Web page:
In life, like baseball, you need to learn to play the hops.

Last week, a friend told me about when a simple piece of advice whispered on the sidelines of a high school basketball game seemed to pivot his son’s perspective on life.

“We’re at his high school basketball game, and he’s giving it his all — but frustrated,” he said.

At halftime, my friend made his way down from the bleachers and pulled his son aside.

“Listen,” he said. “You’re trying too hard, trying to force things. Let the game come to you.”

As the game continued, my friend’s son began adjusting to his surroundings — or the game, leading to better results.

Or, as others will say, he learned to play the hops in life.

We like to think we are in control of life, right down to the smallest of details. And while our attitudes and actions are powerful predictors of outcome, so are those lesser-known moments of responding to the unexpected.

Learning to field a ground ball is a good training exercise for life. Unlike those manicured lawns in the major leagues, most of us learned to play on fields populated with dirt clods, a lost piece of gravel and scraggly weeds.

I remember taking to the field and a coach striking downward on the ball, sending it skidding across the dirt.

“Pick it clean,” he’d say.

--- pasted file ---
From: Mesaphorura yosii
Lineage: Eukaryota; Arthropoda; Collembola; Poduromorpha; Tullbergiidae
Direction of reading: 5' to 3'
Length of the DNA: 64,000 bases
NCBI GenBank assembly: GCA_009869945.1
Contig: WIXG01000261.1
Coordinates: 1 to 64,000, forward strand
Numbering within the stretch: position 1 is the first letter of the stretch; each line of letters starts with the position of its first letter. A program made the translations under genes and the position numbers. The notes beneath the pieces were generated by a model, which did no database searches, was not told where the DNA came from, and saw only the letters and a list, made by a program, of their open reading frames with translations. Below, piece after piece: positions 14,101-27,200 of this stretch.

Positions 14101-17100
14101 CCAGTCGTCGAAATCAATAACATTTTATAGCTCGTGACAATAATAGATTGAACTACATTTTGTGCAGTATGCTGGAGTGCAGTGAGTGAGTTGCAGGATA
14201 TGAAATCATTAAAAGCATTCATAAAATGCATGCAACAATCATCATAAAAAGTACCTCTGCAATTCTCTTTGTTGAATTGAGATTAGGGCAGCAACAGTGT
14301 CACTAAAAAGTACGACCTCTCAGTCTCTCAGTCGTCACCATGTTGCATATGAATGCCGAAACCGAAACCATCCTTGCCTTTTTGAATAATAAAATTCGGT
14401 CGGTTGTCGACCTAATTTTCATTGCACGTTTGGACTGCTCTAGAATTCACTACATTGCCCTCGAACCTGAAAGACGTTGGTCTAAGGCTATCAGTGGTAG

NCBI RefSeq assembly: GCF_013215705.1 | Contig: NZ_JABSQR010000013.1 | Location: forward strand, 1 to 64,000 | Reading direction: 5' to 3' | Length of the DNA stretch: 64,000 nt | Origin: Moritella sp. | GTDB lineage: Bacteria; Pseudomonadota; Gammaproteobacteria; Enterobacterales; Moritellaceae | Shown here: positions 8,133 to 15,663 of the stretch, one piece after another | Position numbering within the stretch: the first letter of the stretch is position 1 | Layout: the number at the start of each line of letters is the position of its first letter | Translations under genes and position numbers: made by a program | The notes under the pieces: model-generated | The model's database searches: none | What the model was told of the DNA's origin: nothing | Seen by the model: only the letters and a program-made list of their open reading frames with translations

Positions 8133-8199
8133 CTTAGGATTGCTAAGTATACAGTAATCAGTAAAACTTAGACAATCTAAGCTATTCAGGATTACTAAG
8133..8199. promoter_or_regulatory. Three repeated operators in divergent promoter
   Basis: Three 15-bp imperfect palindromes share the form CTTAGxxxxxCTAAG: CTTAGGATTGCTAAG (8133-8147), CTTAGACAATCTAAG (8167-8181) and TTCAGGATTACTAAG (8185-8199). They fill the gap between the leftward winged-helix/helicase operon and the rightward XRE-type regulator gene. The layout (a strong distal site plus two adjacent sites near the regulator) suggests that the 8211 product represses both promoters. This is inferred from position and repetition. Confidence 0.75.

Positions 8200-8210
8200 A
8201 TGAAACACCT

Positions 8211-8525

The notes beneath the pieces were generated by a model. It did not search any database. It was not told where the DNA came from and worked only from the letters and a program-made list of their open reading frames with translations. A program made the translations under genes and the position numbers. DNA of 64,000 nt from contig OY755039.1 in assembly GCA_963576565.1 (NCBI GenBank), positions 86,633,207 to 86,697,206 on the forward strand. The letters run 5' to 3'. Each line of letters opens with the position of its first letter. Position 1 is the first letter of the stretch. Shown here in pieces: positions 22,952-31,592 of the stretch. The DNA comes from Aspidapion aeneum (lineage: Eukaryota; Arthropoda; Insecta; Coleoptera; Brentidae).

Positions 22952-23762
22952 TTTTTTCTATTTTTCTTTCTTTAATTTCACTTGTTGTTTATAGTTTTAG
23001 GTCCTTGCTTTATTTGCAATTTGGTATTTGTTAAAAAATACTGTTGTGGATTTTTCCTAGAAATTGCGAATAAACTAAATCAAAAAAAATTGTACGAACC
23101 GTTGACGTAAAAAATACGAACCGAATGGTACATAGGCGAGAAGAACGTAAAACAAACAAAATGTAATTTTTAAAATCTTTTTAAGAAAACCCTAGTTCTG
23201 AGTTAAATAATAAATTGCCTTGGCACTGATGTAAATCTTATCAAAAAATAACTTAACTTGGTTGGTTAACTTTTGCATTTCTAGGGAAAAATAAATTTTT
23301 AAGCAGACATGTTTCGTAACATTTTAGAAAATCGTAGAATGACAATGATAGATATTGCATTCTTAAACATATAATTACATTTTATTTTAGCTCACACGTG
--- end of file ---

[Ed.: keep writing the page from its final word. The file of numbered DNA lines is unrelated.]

And as hard as I’d try, the ball generally won. Getting my feet and glove into position, occasionally the ball would elect to take a last-minute detour, either under my glove or hop up and bounce off my bony chest. Afterward, I’d smart, say a few words, and kick the dirt.

“Play the hop, Woolsey,” he said.

At the time, I did not know his words would accompany me decades after leaving the dirt field behind.

The best players on the diamond learn to remain loose, almost rubbery, in their approach to a ground ball. To them, nine out of 10 times, the ball will do as expected. But that one time, remaining flexible in their preparation allows them to adjust and embrace the bounce. They play the hop, not the expected.

As an adult, I could relate to my friend’s son. Going into life, you feel there is a formula — you do this action, the expected occurs. You say the right thing, and the desired outcome happens. But every once in a while, life throws you a wild pitch. And how we respond — or play the hops in life — becomes a valuable predictor of success.

Playing the hops isn’t about life breaking you down, but rather embracing the flow, turning momentum or circumstances to your advantage.

Much like learning to bounce a bad hop off your chest, life plays out on an unpredictable playing field. Staying flexible allows you to use the inertia of circumstances to fuel your progress. Dirt clods are everywhere. How we play them, however, greatly determines the outcome of the game.

Play the hop.

Leonard Woolsey: 409-683-5207;


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